By BRUCE DENNILL
Keeping a ballet company alive is a challenge at the best of times. Doing so through a pandemic is an achievement worth celebrating. And perhaps the best way to celebrate is to return to the stage, equipped with new works from choreographers both in and outside the company.
Act One begins with classical ballet, happily something that many audience members will be less familiar with than the usual tent pole productions. Featuring original choreography by Vakhtang Chabukiani (for St Petersburg’s Kirov Ballet) and updated by ex-Joburg Ballet soloist Bruno Miranda, Laurencia tells the story of a peasant revolution and blends Spanish folk (including flamenco) and classical dance. Excerpts from the ballet’s second act showcase various company combinations, with the flair of the movement underlined by striking costumes and the use of tambourines.
That flamboyant thread is continued in both pianist Rocco de Villiers’s appearance and his playing as he provides an interlude between the second work on show, Mario Gaglione’s (who joined Joburg Ballet as a soloist last year) The Silent Wanderer. The piece is Gaglione’s interpretation of the impact of the COVID-19 virus on the world in general and perhaps his individual perspective in particular.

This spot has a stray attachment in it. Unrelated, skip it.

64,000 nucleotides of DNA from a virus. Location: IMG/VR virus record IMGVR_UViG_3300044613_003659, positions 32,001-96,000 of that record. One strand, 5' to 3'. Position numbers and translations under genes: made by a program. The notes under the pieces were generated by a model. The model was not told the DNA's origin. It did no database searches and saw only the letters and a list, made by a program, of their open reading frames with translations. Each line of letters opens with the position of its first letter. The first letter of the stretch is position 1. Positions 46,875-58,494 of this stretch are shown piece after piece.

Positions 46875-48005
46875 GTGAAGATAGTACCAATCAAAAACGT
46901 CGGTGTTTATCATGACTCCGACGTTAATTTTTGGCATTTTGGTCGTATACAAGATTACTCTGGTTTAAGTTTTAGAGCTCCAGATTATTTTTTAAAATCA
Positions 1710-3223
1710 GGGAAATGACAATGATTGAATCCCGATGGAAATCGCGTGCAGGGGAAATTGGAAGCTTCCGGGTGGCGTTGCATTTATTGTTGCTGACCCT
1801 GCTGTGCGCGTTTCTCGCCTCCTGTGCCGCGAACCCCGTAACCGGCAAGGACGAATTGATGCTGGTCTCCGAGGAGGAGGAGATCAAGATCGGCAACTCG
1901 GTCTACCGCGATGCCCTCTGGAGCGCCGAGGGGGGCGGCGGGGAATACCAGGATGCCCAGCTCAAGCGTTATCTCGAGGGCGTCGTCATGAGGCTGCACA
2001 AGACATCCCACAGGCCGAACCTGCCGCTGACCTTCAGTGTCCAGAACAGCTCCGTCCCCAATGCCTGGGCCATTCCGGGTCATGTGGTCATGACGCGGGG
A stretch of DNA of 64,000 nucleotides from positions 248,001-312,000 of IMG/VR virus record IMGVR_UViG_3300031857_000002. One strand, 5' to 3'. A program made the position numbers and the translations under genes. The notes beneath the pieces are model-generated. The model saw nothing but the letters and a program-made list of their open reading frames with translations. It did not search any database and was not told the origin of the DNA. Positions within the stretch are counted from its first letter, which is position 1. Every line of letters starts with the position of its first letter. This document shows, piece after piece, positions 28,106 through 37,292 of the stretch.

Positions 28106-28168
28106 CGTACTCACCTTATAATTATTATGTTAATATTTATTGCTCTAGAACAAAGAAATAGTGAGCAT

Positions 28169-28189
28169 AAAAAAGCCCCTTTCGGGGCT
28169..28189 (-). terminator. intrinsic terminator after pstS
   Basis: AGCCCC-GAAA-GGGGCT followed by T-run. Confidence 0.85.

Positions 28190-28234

As a soloist for this piece, Mahlatse Sachane fully realises the promise he has shown since signing up with the company as an aspirant dancer some years ago. He combines extraordinary muscle definition – further highlighted by stark lighting – with forceful, confident steps as the focal point of corps work that variously suggests the reaction of a body to infection, the loss of life caused by the pandemic and a tribute to those who have survived. The costumes are plain but effective, allowing for an emphasis on attractive contemporary choreography.
Act Two begins with I Am Woman by Joburg Ballet soloist Craig Pedro. The work features – unsurprisingly, given that it is a celebration of women and their power, sensitivity and beauty – an all-female cast in elegant all-white costumes with glittering trim. To a soundtrack of Chopin and Audionautix, overlaid with a poem by Shameelah Kahn, the cast (for the performance reviewed, Nicole Ferreira-Dill was an elegant, graceful lead) combine moments of restrained, contemplative movement with more dynamic, vigorous combinations.
After another energetic interlude from Rocco de Villiers, the production closes with a new work from innovative Kiwi choreographer Corey Baker, who came to South Africa recently to work with Joburg Ballet at their studios. Called Grey, the piece interrogates the idea – and importance – of breaking established boundaries and rules when it comes to race and similarly sensitive topics. The staging creates layers – in the appearance of the floor and the lighting used – that bustle with dancers following different paths throughout. The use of props including umbrellas and sand (loads of sand; it gets messy) adds interest, nuance and action, crescendoing as the piece nears its end.
For long-term Joburg Ballet fans, Ballet & Beyond offers a wonderful opportunity to reconnect with favourite dancers and to be introduced to the version of the company that has not only managed to come through a trying year of lockdown but which is moving forward with imagination and drive.